While enjoying the sunshine talking with friends in a quaint neighborhood in Oakland, a woman approached us and asked, “Can you help me get some hot food?” I replied, “I can give you an orange.” Assuming if she’s really hungry, almost any food would suffice. Instead, she retorted, “Is it hot?” I’m sure my mouth was wide open, shocked at her audacity to come over and ask strangers to help her get hot food and have attitude when offered fruit.
Why is she entitled to other people’s money to buy food at one of the cafe’s?
I forget mental illness likely plays a role.
She wandered away after my offer and chatted with a distinguished man who was sitting on a bench nearby. I watched her wander around asking strangers to help her get food as she munched on jellybeans and randomly talked to passerbyers and to no one in particular about chicken tacos, pollo, pollo tacos as if speaking in Spanish may trigger a different response. She had a newspaper in one hand and a tote back on her right shoulder. With each person, whom she talked to she marked something down as if tallying each person she asked.
This woman distracted me. Friends and I were talking about an array of deep topics including, foreign aid and micro-finance lending in developing countries. We were getting ready to leave and she came over and said bluntly, “Don’t forget about my orange!” “I thought you didn’t want it, you walked away,” I said. “I was talking with my friend Jose.” I handed her the orange. “Thank you, this is the first thing I’ve eaten today (it was 3pm) aside from the jellybeans.” “You very welcome and off I went to cross the street. As I waited for the green light, she said “Thank you” a few more times and I honored her thanks. It was nice to hear words of gratitude yet was reminded why I always hesitate with handing out money but I’ll always part with food if I have it.
While staying in Cape Town, South Africa, both in 2005 and in 2007, I witnessed story telling begging frequently. I rarely saw a person with a sign asking for money but rather a sad story of why they needed some money. One benefit of staying in a place for a while (rather than passing through) is you see daily interactions, shops opening and closing, how morning fades into night and who are the regulars on the street. I lived a block away from Long St and later stayed at a hostel on Long St itself, which is the busiest and most touristy of streets in Cape Town. I had children ask me for money and an anxious young woman ask me for 50 cents for the bus, though we weren’t near a bus stop. My heart went out to her because the anxiousness in her voice made me think how I might be in her shoes. Yet I said, “Sorry” and continued on to the store. I questioned myself, hoping I’d never have to ask a complete stranger for money and hoping, if I did, someone would willingly give. A day later, I saw the same woman with the same turquoise tote, on a different street pushing past people telling the same story, “I need 50 cents to catch the bus.” A few days later, she asked me the same question as I walked by, though I ignored her. She still had an anxiousness about her and I can only imagine the bus money is really code for drugs. Obviously, this is her trademark story and it works most of the time, especially in a frequented tourist city. There’s a reason she wanders the streets almost daily asking for the same thing. Locals learn quickly whose who. As a traveler staying in a place for a while, I quickly learn too.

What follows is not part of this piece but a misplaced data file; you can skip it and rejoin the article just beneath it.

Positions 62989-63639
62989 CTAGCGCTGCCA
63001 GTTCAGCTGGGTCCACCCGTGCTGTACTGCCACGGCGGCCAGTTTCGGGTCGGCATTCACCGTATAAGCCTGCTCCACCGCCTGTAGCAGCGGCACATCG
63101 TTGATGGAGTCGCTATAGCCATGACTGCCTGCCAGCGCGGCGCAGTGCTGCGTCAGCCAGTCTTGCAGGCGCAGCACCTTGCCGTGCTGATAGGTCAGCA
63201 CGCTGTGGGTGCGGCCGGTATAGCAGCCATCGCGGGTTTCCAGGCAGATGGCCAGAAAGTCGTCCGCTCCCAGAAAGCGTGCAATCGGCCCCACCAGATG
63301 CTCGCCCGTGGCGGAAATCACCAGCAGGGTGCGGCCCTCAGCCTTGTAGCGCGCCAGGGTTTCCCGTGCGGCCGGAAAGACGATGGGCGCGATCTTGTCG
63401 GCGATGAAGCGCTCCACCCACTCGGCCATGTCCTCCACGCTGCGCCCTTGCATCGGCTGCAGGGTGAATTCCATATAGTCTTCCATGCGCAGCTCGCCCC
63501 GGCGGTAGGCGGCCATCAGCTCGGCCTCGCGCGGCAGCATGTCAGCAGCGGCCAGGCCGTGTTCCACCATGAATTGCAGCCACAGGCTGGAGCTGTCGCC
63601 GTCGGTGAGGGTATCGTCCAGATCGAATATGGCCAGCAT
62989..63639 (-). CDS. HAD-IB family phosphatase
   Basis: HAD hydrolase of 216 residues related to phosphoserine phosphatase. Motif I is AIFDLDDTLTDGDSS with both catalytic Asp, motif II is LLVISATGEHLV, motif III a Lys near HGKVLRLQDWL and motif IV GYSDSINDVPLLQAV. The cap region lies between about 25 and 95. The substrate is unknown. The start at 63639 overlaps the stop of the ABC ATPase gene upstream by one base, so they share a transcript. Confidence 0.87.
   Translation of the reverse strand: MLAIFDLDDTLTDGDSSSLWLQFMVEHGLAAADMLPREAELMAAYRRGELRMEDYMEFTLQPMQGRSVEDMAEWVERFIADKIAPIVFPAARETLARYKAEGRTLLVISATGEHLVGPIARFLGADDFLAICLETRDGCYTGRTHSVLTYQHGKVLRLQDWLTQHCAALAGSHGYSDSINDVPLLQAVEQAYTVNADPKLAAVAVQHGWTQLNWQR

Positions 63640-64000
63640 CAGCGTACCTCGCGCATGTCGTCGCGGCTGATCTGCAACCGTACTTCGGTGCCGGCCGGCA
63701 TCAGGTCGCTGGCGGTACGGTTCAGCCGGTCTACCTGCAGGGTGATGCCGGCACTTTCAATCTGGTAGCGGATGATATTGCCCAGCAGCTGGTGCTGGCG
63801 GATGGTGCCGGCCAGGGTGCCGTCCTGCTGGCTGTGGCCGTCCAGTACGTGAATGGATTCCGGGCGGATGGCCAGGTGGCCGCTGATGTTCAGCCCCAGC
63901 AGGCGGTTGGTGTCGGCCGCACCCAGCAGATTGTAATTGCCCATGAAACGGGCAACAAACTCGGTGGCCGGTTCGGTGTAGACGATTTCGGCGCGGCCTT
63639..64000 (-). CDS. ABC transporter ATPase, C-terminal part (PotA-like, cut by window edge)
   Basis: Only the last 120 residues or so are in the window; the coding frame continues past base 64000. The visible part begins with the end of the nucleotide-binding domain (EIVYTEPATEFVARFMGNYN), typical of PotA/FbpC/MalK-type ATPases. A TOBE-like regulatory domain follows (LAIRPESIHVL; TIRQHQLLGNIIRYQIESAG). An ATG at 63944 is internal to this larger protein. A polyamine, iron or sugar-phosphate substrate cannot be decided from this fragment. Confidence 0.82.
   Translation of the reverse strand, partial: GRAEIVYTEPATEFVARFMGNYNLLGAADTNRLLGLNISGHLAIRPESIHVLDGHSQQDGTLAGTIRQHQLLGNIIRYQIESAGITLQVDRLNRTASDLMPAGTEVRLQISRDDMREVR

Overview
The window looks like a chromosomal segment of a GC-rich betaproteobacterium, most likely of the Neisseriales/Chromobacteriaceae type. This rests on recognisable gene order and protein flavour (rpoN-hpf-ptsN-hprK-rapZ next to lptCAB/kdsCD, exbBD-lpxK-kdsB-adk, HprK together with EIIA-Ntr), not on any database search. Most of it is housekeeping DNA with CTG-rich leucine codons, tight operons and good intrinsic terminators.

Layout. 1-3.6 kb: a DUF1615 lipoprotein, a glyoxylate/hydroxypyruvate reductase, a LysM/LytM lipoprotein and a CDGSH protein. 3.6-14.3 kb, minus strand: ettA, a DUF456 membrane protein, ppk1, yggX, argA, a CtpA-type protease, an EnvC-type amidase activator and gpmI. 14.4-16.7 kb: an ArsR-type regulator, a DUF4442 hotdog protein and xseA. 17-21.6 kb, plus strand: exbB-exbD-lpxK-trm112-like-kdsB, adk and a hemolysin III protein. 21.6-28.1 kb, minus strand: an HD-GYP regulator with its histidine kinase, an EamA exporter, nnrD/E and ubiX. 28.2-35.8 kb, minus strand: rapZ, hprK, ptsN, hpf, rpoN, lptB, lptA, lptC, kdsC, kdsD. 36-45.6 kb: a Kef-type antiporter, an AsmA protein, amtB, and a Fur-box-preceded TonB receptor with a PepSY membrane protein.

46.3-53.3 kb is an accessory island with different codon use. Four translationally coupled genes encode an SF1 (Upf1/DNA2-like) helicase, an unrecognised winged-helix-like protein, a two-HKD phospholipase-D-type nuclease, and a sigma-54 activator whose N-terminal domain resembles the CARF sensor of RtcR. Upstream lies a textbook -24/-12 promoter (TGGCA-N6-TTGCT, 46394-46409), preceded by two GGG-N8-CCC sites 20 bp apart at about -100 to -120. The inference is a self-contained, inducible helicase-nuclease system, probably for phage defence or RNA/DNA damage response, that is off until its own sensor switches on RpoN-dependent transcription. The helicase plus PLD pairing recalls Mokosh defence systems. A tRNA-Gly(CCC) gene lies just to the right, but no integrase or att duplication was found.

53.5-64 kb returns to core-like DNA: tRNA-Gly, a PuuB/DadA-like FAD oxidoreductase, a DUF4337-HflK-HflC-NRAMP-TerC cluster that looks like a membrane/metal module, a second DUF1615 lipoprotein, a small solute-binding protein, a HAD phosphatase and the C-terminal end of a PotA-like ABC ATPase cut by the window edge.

We always get to choose how we want to respond to people asking for money and I’ve learned you can never really know where the money is going. Maybe it doesn’t matter, yet the the bigger issue becomes, by giving money are we helping individuals stay on the street?
Certainly, this is a bigger equation with multiple variables…
She’s not the only person I encountered who was lying for money. Each time my heart momentarily placed myself in their shoes but I stopped myself from giving.
Now, I’ve taken what I’ve experienced abroad and apply it here. If you’re hungry and ask for my leftovers I’m carrying, I’ll gladly give them away or if I have food to spare, I’ll share. This is how I know if someone is telling the truth. If you’re hungry, you’re not picky!